In leading breakthrough change, we must first convince others — those to whom we report and those on our team — that our proposed change has a positive, necessary
and urgent purpose.

Step Two: Assembling and Unifying Your Team

Leaders must rely on a well-balanced leadership team. It’s your job to actively develop and unify a group that will guide the organization in making your change a reality. You are looking for pioneers, for people who are comfortable with a greater degree of risk than
the average person.

Step Three: Developing and Communicating a Clear and Compelling Vision of the Future

Once you have your leadership team in place, you and your team need to be ready to envision and communicate the future in such a vivid and irresistible way that everyone
around you understands your vision and shares your passion for it.

Step Four: Planning Ahead for Known and Unknown Barriers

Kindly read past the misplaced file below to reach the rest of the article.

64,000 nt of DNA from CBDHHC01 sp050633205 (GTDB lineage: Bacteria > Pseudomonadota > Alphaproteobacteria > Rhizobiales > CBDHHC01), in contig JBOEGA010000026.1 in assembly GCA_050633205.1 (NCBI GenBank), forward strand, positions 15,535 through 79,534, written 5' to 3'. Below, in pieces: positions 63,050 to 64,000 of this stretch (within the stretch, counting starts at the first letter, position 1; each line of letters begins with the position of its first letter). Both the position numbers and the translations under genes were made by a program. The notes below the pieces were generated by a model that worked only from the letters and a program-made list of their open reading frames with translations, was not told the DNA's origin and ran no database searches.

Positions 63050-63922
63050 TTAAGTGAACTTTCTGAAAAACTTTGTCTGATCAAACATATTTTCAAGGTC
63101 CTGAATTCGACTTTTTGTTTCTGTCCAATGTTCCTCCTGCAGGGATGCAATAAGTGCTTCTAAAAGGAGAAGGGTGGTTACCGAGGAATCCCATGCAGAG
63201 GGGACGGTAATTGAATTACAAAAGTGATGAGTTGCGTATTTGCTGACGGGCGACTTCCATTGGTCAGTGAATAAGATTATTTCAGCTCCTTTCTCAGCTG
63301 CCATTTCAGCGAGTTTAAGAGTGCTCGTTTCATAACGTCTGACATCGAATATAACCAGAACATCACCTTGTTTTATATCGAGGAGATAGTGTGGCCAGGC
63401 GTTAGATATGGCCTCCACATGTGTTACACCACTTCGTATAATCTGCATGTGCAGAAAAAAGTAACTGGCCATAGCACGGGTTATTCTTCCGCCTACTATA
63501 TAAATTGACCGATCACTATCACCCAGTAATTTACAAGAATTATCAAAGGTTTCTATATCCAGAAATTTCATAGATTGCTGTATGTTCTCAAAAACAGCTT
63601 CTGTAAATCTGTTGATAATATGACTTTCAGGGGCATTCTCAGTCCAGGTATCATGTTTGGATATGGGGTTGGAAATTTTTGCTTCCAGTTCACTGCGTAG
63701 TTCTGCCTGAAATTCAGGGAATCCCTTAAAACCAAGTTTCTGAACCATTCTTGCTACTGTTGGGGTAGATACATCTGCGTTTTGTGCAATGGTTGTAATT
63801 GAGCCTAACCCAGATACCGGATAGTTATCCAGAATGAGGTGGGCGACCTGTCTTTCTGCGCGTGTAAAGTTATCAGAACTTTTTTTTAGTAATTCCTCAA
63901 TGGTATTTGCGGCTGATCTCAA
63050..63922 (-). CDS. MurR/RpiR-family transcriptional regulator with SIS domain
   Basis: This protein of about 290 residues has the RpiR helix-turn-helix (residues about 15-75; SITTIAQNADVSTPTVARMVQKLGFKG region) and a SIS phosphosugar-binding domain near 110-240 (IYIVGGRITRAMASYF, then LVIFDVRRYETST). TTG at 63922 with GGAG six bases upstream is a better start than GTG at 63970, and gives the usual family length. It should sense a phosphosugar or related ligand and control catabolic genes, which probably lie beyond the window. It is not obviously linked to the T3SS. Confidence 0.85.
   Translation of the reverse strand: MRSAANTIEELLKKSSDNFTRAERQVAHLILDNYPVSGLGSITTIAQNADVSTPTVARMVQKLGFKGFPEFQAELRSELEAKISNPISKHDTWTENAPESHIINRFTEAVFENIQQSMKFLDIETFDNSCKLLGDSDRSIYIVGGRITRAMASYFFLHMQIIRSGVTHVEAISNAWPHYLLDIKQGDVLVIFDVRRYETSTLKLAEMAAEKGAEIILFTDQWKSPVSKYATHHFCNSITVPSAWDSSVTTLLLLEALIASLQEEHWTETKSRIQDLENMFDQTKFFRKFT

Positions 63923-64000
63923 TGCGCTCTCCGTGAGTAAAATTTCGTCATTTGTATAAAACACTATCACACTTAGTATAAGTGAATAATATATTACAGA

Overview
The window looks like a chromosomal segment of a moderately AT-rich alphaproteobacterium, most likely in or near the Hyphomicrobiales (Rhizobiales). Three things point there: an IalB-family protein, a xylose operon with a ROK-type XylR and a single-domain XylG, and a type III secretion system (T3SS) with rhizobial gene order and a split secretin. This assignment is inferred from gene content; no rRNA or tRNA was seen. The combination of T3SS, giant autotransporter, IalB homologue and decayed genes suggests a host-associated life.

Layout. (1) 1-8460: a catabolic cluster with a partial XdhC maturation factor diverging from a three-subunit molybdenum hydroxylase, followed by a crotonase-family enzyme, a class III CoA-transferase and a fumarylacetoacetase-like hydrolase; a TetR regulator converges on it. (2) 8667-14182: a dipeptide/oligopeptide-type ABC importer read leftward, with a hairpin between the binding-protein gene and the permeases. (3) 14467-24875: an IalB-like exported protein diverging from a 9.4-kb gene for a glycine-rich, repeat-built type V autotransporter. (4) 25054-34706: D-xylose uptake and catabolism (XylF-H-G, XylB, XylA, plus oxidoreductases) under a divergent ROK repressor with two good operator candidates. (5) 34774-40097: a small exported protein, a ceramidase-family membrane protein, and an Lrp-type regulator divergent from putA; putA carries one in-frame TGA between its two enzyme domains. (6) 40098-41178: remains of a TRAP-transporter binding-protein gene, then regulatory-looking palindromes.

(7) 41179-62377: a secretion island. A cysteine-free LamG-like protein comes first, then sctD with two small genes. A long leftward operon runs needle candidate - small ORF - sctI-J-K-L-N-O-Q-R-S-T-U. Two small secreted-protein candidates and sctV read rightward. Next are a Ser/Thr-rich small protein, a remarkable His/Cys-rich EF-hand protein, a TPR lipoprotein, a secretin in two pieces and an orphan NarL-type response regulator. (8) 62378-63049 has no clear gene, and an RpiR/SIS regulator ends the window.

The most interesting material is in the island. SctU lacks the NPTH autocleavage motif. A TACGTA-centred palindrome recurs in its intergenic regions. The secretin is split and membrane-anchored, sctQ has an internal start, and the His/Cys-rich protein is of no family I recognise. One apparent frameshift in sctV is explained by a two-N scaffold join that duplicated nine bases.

The fourth step in the Stacking the Deck process is all about anticipating problems as you are planning, and confronting these problems before they derail your efforts.

Step Five: Creating a Workable Plan

Now you need to translate the inspiring vision of the future that you and your team have developed into a workable, real-world plan.

Step Six: Partitioning the Project and Building Momentum With Early Wins

Leading breakthrough change often means working toward an end that seems distant and out of focus. If your people can’t visualize the future in real terms, they’ll find it difficult to muster the urgency to undertake the journey. You therefore need ways to make the immediate steps clear and to help people — particularly those who may not have been involved in developing the vision but who will be crucial to its realization — see the path to the future in real, concrete terms.

Step Seven: Defining Metrics, Developing Analytics and Communicating Results

To define success for your initiative you need to focus on measurable outcomes. People need to see the end result with such clarity that they can act on their own.

Step Eight: Assessing, Recruiting and Empowering the Team